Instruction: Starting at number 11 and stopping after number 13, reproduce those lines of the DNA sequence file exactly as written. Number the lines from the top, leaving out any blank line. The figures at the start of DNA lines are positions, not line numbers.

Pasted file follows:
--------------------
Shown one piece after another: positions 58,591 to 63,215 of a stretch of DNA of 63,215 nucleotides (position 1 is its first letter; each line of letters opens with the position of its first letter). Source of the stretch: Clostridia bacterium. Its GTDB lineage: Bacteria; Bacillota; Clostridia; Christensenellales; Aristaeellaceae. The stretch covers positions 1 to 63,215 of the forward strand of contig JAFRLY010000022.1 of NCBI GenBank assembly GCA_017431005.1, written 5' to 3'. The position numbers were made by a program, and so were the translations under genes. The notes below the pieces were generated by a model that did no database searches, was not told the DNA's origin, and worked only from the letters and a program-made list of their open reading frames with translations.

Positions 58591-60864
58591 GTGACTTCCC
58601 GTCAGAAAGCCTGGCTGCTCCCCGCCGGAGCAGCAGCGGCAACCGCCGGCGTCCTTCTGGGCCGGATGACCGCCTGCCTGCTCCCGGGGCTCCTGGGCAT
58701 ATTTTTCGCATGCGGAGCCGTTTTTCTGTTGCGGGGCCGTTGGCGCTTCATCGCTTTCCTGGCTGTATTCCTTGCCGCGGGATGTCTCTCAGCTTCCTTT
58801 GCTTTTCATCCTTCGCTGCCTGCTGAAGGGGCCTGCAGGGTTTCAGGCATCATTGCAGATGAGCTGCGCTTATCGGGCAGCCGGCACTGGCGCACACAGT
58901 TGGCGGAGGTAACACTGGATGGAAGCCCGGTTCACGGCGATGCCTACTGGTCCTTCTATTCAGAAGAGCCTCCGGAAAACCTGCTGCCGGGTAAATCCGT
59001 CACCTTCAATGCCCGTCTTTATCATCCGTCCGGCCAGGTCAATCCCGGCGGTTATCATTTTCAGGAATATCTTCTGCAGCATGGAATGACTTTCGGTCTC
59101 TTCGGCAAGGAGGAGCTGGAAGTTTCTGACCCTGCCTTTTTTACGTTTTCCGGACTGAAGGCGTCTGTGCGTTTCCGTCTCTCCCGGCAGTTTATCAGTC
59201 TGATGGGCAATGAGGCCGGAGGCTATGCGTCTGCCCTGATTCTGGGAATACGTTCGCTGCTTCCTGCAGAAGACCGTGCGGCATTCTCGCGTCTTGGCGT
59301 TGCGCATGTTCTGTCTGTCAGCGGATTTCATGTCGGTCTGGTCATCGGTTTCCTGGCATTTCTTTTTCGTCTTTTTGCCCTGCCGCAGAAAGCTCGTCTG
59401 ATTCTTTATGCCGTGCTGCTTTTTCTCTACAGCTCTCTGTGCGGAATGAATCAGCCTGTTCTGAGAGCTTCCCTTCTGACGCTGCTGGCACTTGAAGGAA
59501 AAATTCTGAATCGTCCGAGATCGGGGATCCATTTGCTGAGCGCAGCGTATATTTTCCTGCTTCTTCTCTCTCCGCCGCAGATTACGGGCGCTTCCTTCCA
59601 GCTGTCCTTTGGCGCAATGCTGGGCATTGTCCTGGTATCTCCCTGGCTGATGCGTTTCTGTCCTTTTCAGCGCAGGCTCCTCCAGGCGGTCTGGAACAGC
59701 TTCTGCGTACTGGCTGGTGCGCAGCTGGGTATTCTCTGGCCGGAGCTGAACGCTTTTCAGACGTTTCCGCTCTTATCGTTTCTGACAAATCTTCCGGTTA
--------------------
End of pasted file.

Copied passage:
59301 TGCGCATGTTCTGTCTGTCAGCGGATTTCATGTCGGTCTGGTCATCGGTTTCCTGGCATTTCTTTTTCGTCTTTTTGCCCTGCCGCAGAAAGCTCGTCTG
59401 ATTCTTTATGCCGTGCTGCTTTTTCTCTACAGCTCTCTGTGCGGAATGAATCAGCCTGTTCTGAGAGCTTCCCTTCTGACGCTGCTGGCACTTGAAGGAA
59501 AAATTCTGAATCGTCCGAGATCGGGGATCCATTTGCTGAGCGCAGCGTATATTTTCCTGCTTCTTCTCTCTCCGCCGCAGATTACGGGCGCTTCCTTCCA